HYGIENE - I carried two Clorox Handi-Wipes. One I could get wet and use to wipe all the dirt off and the other I could use to dry off with. Same thing in the two cold showers I got to take... used one handi-wipe as a wash cloth and the other as a towel. These weigh almost nothing and take up almost no space. I also carried a package of Coleman Bio-Wipes. I would use one of these each time I went number two. Before wiping my backside I would wipe my face, my hands, my underarms, my nether regions, and then my backside. The ability to do this was worth the 8 oz. penalty of carrying the wipes.
WATER - Our crew usually started each hike with 3L of water. On Tooth Ridge we ended up drinking 4-5 Liters per person. Each person in the crew had a 1L Gatorade bottle and then two 2L Platypus bladders so that every person had the capacity to carry 5 liters of water. We used the Philmont supplied purification tabs when needed... no other mechanical or chemical purification was needed.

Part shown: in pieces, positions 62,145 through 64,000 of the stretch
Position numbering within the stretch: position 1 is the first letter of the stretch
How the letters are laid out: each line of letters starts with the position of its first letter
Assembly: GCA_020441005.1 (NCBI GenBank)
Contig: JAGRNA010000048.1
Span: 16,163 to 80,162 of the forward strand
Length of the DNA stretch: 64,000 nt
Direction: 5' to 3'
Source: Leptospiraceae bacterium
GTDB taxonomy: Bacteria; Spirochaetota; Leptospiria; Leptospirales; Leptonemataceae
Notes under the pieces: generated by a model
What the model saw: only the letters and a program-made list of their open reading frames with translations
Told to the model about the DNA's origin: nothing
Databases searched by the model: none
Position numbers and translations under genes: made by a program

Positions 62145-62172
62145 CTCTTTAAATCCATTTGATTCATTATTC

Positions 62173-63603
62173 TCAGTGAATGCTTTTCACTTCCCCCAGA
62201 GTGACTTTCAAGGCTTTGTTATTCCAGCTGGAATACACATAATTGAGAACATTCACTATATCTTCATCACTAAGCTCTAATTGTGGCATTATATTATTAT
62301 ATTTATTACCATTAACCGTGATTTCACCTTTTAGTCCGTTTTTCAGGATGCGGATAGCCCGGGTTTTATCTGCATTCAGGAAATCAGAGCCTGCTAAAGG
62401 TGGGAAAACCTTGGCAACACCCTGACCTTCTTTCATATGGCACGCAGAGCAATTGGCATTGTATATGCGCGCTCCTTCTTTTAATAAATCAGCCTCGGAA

TIP - If you are using a 2L bladder with a drinking tube, it may carry better in your pack if you only put in 1L of water and then squeeze the air out of the bladder. This makes it carry flatter against your back.
When dealing with Philmont staff, be nice. Rarely will they do exactly what you want the first time you ask, so be firm and persistent. Remember that you're dealing with college kids and their primary concern is that NO ATTENTION be brought to them by their superiors.
Keep an eye out for "Philmont Jesus" He's a Rayado Ranger named Ben who looks just like Jesus and he has a great sense of humor about it. If you go to Apache Springs, be sure and introduce yourself to Victoria. She was hands down the nicest, most helpful staffer I encountered the whole time. And if you're incredibly lucky, you'll get Teak Lastein as your Ranger. Also, if you see Rangers walking up to the porch, you better get to the swap box before they do... it's like watching Pirahna feed on a slab of beef.